ISLAMABAD: The government on Monday notified a 2019 order of the United Nations Security Council that would provide a legal basis for freezing or seizure of properties owned by individuals and organisations designated by the council as terrorists.
“The Federal Government issued the United Nations Security Council (Freezing and Seizure) Order, 2019 in accordance with the provisions of Pakistan’s United Nations Security Council (UNSC) Act, 1948 (Act No. XIV of 1948),” the Foreign Office spokesman said in a statement issued to the media.
The order has been issued to meet the requirements of the Financial Action Task Force (FATF) regarding the implementation of designation of persons and entities under the UNSC resolutions. Pakistan, despite making some progress in overcoming the shortcomings in its counterterrorism financing and anti-money laundering regimes, continues to remain under the cloud at the global illicit financing watchdog. After failing to adequately convince the FATF, Pakistan is now required to complete actions it has to take by the May timeline. The next FATF plenary is due in June this year.
Order issued to meet requirements of Financial Action Task Force
The order, moreover, has come against the backdrop of reports that the government is finally readying itself for a decisive action against extremist and militant groups after having dithered for decades. A meeting of the National Security Committee had on Feb 21 directed law enforcement agencies to accelerate actions against proscribed groups and also reinstated a ban on the Jamaatud Dawa (JuD) and its charity wing Falah-i-Insaniat Foundation (FIF).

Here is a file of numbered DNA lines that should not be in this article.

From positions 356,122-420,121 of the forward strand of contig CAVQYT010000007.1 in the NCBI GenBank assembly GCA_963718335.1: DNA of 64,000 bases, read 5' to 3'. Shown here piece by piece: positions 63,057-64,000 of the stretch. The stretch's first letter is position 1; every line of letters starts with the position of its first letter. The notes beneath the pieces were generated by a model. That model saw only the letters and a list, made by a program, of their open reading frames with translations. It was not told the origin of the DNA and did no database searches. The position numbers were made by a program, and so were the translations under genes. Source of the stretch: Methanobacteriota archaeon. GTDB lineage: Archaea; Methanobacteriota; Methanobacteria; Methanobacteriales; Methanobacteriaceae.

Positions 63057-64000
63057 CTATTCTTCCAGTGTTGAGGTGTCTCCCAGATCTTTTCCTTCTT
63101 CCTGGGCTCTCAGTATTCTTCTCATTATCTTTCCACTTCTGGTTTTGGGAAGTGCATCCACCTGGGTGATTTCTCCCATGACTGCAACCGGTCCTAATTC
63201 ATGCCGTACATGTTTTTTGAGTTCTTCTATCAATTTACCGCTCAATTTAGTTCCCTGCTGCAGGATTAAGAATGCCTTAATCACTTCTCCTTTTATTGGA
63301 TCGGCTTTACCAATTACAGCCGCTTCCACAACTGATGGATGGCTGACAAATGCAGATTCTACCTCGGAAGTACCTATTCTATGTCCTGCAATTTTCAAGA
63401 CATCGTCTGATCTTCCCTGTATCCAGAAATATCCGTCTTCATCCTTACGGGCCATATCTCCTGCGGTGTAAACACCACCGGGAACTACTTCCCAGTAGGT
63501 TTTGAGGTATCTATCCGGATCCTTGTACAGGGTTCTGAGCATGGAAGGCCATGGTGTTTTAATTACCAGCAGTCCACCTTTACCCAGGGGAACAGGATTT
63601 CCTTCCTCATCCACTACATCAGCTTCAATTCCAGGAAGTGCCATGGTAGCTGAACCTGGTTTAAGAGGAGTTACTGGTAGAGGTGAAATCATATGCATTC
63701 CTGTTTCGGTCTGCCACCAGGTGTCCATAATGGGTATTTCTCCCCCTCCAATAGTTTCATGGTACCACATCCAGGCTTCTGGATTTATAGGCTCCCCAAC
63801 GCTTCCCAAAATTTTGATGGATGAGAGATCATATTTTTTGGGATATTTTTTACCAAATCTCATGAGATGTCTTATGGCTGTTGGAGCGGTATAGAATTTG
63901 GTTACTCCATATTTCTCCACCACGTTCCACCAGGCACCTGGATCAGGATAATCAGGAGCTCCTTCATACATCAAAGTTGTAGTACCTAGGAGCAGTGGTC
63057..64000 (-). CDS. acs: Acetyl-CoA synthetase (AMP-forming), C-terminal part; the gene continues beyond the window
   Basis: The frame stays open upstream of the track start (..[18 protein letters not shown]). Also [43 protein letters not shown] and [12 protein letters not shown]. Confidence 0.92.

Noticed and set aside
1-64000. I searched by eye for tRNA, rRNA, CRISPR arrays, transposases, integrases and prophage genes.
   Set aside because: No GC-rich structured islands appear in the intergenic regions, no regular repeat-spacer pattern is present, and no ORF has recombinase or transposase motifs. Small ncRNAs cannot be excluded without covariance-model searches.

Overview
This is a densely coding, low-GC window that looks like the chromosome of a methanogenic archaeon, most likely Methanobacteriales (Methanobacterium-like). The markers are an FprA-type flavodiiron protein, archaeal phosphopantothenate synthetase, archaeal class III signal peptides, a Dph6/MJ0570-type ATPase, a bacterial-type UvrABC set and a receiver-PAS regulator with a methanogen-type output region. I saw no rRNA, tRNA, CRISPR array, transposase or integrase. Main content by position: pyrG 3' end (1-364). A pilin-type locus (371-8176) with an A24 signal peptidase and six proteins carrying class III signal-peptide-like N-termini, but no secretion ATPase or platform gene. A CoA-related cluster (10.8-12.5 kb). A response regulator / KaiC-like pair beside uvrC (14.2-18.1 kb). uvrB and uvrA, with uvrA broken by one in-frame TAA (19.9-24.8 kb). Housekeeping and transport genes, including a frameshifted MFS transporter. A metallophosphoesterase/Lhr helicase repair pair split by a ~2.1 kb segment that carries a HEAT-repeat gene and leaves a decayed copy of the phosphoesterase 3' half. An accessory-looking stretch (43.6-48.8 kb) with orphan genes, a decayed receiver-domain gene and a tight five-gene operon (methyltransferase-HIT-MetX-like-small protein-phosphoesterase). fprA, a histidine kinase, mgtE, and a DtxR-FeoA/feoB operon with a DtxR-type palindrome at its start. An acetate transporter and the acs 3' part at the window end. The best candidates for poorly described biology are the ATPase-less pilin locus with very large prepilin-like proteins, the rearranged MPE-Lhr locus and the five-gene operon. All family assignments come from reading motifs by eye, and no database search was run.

The directive came amid a stand-off with India in the aftermath of the Pulwama attack, giving an impression that it was being done under the pressure of the situation. However, officials insisted that the decision on action against the proscribed groups was decided long before and its objective was to get a favourable outcome at the FATF.
The FO said the newly issued order had been formulated in line with the UNSC and FATF standards. “The objective of the UNSC (Freezing and Seizure) Order 2019 is to streamline the procedure for implementation of Security Council sanctions against designated individuals and entities,” the statement said.
The FO spokesman recalled that “the Chapter VII of the United Nations Charter authorises the United Nations Security Council (UNSC), acting under Article 41, to decide measures, not involving the use of armed force, to give effect to its decisions for the maintenance of international peace and security”.
International law expert Ahmer Bilal Soofi, while talking to Dawn, said the directive issued by the government was an “executive order” pursuant to the United Nations Security Council Act, 1948 (Act No. XIV of 1948). He said it was required for taking specific actions under any UNSC resolution which in this case was action against proscribed individuals and entities, although the (UNSC) law provided enabling competence for the implementation on the Security Council resolutions.
Over the years, the sanctions regime of the United Nations Security Council had evolved, the FO said, adding that a key measure of these sanctions regimes is “assets freeze” under which states were required to freeze/seize the assets of designated entities and individuals as soon as they were designated by the relevant UNSC Sanctions Committee.
Published in Dawn, March 5th, 2019